Hyundai USA CEO John Krafcik told Automobile magazine the car maker's next generation of new vehicles will take an evolutionary step forward from the existing 'fluidic sculpture' design philosophy with the creation of a more understated and mature model range.
“I think if you look at the progression from Sonata (i45) (pictured top) to Elantra to Azera (Granduer), you can see the design mature over time,” Krafcik told Automobile.
“You’ll see even more maturity with the new Santa Fe, and future cars will feature something we’re internally calling ‘fluidic precision’, where the forms might be a little less extroverted. You’ll see that with the next Sonata, the design of which has just been frozen.”
Hyundai’s current fluidic sculpture design theme first appeared on the Hyundai ix-onic concept (pictured above) at the 2009 Geneva motor show and made its showroom debut later that year in the form of the ix35 compact SUV. The theme has since been applied across the range, with the upcoming Santa Fe to become the last mainstream model to adopt fluidic sculpture in Australia in the final quarter of this year.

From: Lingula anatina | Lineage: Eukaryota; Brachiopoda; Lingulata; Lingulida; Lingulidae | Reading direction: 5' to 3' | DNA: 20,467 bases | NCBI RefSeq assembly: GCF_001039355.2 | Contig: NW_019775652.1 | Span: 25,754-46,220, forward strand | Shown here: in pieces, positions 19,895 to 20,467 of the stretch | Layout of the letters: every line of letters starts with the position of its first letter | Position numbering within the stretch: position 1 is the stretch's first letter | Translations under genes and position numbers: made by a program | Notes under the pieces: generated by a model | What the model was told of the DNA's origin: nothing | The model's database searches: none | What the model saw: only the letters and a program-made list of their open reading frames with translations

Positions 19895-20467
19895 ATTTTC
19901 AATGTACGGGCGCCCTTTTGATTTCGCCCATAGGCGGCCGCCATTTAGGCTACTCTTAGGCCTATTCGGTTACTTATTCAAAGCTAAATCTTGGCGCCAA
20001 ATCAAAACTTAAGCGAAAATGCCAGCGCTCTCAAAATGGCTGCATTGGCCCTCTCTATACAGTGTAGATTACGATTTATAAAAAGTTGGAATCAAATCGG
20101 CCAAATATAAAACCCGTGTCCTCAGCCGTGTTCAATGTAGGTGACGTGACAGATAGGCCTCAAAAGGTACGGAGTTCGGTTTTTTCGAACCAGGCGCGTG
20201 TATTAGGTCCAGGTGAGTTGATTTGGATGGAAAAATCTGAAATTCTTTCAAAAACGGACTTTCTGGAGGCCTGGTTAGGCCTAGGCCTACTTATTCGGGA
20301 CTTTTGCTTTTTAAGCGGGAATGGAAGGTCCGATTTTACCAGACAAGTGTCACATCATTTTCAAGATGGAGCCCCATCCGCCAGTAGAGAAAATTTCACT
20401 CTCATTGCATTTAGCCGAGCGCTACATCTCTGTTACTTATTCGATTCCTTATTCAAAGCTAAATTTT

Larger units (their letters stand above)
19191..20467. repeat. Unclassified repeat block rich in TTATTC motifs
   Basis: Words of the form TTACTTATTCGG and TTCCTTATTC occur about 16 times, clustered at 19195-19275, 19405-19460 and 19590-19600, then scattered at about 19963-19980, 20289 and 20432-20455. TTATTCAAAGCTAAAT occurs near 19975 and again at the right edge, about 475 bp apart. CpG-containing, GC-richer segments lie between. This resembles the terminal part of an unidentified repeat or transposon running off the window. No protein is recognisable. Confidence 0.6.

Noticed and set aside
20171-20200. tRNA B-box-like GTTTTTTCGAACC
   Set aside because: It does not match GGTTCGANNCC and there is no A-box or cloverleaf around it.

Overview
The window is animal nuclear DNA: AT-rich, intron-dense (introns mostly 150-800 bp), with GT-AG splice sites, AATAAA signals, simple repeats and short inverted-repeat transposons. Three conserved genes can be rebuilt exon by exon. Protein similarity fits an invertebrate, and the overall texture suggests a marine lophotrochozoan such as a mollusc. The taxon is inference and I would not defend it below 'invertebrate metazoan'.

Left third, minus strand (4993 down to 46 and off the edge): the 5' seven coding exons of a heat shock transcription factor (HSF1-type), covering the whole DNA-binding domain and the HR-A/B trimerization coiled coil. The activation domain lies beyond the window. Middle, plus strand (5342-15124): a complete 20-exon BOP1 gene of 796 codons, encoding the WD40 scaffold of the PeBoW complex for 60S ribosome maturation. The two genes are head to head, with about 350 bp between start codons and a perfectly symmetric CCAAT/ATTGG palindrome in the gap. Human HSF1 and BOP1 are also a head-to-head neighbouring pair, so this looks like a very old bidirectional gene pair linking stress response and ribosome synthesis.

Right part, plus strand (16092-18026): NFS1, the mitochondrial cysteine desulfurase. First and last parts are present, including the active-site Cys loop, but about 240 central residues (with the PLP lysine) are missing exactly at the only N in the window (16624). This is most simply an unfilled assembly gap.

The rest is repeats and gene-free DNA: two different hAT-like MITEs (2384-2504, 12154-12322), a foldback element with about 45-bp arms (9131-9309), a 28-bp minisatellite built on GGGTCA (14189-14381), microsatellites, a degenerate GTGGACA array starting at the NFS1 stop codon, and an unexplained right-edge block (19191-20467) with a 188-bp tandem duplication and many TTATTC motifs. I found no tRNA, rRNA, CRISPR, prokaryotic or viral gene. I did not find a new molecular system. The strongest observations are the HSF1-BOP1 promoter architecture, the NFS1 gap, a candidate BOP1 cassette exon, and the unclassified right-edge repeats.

While putting Hyundai on the map from a design perspective, not everyone has been a fan of the brand’s fluidic sculpture design language.
Ford group vice president, design, and chief creative officer, J Mays, earlier this year said Ford’s next generation of vehicles would have a much more premium look than Hyundai’s.
“I’m not criticising Hyundai,” Mays said, “it’s just a different philosophy, but their [fluidic sculpture design language] is really all over the map, it’s really loud and fussy. I don’t think that’s premium and I really don’t think it’s sustainable.”
The design has worked for Hyundai Australia, however, with 45,306 new Hyundais sold in Australia in the first half of this year, compared with 43,430 Fords.